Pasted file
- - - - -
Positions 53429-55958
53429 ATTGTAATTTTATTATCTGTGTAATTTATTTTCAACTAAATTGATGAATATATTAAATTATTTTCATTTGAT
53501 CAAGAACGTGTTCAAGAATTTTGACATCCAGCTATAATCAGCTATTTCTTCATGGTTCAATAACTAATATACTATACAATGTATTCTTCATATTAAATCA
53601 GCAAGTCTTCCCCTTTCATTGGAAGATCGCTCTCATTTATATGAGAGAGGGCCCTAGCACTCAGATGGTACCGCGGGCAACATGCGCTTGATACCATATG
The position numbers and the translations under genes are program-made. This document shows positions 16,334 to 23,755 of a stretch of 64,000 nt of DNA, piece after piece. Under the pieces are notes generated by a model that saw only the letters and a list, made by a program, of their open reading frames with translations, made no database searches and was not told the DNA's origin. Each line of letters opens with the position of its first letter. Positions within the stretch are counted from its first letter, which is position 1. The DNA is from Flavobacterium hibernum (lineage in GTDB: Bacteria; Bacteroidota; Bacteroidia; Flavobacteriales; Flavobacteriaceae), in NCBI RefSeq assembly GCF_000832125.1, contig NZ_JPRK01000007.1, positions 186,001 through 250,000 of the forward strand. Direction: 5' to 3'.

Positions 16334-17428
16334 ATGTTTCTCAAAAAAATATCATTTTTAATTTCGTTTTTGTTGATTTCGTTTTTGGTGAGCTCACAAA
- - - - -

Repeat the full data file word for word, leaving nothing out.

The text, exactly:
Positions 53429-55958
53429 ATTGTAATTTTATTATCTGTGTAATTTATTTTCAACTAAATTGATGAATATATTAAATTATTTTCATTTGAT
53501 CAAGAACGTGTTCAAGAATTTTGACATCCAGCTATAATCAGCTATTTCTTCATGGTTCAATAACTAATATACTATACAATGTATTCTTCATATTAAATCA
53601 GCAAGTCTTCCCCTTTCATTGGAAGATCGCTCTCATTTATATGAGAGAGGGCCCTAGCACTCAGATGGTACCGCGGGCAACATGCGCTTGATACCATATG
The position numbers and the translations under genes are program-made. This document shows positions 16,334 to 23,755 of a stretch of 64,000 nt of DNA, piece after piece. Under the pieces are notes generated by a model that saw only the letters and a list, made by a program, of their open reading frames with translations, made no database searches and was not told the DNA's origin. Each line of letters opens with the position of its first letter. Positions within the stretch are counted from its first letter, which is position 1. The DNA is from Flavobacterium hibernum (lineage in GTDB: Bacteria; Bacteroidota; Bacteroidia; Flavobacteriales; Flavobacteriaceae), in NCBI RefSeq assembly GCF_000832125.1, contig NZ_JPRK01000007.1, positions 186,001 through 250,000 of the forward strand. Direction: 5' to 3'.

Positions 16334-17428
16334 ATGTTTCTCAAAAAAATATCATTTTTAATTTCGTTTTTGTTGATTTCGTTTTTGGTGAGCTCACAAA